[rb-general] Core Debian reproducibility: how close?
David A. Wheeler
dwheeler at dwheeler.com
Thu Oct 25 22:32:35 CEST 2018
On Thu, 25 Oct 2018 18:47:58 +0000, Holger Levsen <holger at layer-acht.org> wrote:
> Hi David,
> your simple question is not that simple... :)
That's true for many questions :-).
But I think it'd be wise to try to identify
"what's most important first" that is *user-visible*, and focus on the
steps necessary to get *there*. If you can't boil things down to
their essence, it's hard to get backing (for example).
> besides what Chris said, I think it's useful to divide your question
> into several:
> when will we have:
> - reproducible debootstrap?
That's a useful *intermediate* step, but I think most Debian users don't
use a debootstrap result directly (tell me if I'm wrong).
So I don't think that's important, except as an internal progress measure.
> - reproducible installer build?
> - reproducible installation images?
> - reproducible default desktop installation?
> - reproducible cloud images?
> - all packages in Debian reproducible?
How about "reproducible minimum required set of packages?"
(which wasn't on your list.) And soon before or after that,
"reproducible installation images".
"All packages" is a lofty goal - but I think that's a distraction.
The graph is cool, and focusing on general tool improvements instead of
fixes-per-each package has its advantages. HOWEVER,
it's *way* more important to focus on the small set of packages that
*must* be installed, and the set of packages that *most*
people install would probably be next.
It might not even be *possible* get all packages, and I think there's
a point of diminishing returns. If you don't install foobar and don't depend
on its results, it really doesn't matter if foobar is reproducible.
> And then it will need up to two years to go from sid to stable :)
Sigh. Another good reason to try to get the good "lab work"
into actual delivered components. To be fair, lots of people use testing or
unstable, so getting it into those releases would be a big improvement.
> For "reproducible installation images", TAILS has shown this can be done
> today. Someone "just" needs to check the debian images and adopt the
> changes done in TAILS.
Sounds like no one has taken on that work, which is surprising.
Is that a bug on the Debian bug list that Chris noted earlier?
> For "reproducible default desktop installation" we really should have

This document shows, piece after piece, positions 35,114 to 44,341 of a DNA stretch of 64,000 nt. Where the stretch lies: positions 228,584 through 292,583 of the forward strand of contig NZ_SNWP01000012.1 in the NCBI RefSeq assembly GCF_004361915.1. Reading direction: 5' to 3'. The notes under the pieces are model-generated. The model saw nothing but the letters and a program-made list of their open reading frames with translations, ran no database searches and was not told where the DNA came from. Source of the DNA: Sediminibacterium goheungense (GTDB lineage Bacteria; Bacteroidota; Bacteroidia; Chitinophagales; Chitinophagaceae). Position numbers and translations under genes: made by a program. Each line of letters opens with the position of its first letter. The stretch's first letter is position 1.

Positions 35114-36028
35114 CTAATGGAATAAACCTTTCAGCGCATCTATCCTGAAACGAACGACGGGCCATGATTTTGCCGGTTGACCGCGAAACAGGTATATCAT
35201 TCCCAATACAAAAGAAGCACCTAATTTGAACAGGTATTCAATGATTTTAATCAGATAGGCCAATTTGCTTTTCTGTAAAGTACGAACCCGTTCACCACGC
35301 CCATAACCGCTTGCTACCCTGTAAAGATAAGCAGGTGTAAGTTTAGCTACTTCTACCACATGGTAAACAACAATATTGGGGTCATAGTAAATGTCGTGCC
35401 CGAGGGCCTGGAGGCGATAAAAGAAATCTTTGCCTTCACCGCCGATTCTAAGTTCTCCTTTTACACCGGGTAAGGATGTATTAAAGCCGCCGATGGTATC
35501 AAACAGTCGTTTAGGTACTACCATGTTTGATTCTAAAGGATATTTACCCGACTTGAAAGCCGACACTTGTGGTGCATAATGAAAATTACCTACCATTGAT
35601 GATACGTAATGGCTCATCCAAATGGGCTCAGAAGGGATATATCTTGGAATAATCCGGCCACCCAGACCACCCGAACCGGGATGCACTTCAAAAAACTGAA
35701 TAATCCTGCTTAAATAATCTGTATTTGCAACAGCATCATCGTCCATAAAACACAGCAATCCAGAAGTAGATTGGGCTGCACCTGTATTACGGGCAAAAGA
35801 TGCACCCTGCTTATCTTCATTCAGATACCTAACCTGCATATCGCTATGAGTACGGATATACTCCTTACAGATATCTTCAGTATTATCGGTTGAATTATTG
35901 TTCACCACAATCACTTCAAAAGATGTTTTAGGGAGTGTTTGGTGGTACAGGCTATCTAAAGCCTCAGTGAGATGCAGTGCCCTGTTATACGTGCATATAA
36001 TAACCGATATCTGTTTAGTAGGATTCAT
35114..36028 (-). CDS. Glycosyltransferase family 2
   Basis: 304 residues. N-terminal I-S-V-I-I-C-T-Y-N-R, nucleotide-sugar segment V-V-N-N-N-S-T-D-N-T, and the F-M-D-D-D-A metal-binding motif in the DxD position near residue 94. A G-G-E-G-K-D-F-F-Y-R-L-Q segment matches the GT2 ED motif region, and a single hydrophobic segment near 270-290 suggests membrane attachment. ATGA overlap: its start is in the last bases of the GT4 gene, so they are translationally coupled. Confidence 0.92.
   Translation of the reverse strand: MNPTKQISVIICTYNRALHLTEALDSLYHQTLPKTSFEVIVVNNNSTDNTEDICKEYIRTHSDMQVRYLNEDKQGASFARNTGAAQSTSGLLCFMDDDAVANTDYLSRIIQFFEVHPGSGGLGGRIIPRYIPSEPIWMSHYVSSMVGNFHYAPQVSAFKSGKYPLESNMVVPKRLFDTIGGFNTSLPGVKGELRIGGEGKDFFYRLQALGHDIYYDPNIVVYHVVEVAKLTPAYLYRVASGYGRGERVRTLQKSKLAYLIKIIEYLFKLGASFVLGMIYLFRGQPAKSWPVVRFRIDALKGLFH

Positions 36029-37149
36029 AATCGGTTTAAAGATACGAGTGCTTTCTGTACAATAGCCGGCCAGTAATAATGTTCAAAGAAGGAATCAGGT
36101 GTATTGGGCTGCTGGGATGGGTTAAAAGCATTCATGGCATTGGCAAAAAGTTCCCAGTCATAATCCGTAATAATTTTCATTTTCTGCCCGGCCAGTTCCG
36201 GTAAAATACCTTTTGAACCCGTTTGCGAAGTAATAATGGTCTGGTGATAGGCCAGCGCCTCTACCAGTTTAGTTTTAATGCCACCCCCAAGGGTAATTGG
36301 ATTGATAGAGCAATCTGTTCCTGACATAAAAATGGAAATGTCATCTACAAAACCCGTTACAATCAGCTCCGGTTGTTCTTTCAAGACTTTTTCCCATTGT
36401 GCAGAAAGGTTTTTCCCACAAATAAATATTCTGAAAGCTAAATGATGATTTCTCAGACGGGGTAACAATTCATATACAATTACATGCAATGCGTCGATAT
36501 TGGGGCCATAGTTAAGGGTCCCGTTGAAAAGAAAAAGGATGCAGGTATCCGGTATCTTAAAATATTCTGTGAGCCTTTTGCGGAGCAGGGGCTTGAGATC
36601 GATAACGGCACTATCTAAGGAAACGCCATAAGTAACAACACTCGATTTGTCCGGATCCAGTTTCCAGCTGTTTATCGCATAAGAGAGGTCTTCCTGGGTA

> an exact matching package set on https://tests.reproducible-builds.org/debian/buster/amd64/index_pkg_sets.html
> but until the the 30 failing packages on
> are giving a good idea.
I think it'd be more important to start with the packages *everyone* has to
install, and then add the default desktop install packages once people can
get the required ones working.
> I believe it's useful to file 6 bugs to track those 6 topics and I will
> do so in a bit.
> what's missing, especially lately has been any focus on those 59
> packages failing there (or focus on anything...) (could partly be
> related to lack of funding...)
Sigh, I'm well aware of that problem.
> it's just a very big challenge: the stuff I described in this email is
> mostly what I call the theorectical side of reproducible builds (making
> sure the software can be build reproducible) while I havent really
> touched the practical parts (how to make sure distros have reproducible
> builds which can be verified by users) I havent mentioned at all,
If there's *no* part of a distro as received by *users* that is reproducible,
it's hard to argue that reproducible builds are real. Once you can say,
"the installation and this minimum subset have reproducible builds",
it's far more "real" and it may be easier to argue for fixing those other parts.
For example, once some parts are really reproducible, you can organize
"build parties" or "build-offs" where different organizations in different
places can build things & verify that they got the same result.
That might give a lot more visibility to the reproducible builds work.
It might even be easier to get funding for the remaining pieces:
"Parts X and Y as delivered to users are reproducible; we need funding to
get parts K through W to be reproducible as well". The current progress
chart is cool, but it falls apart once someone asks "how many of those
are *delivered* as being reproducible?"
--- David A. Wheeler
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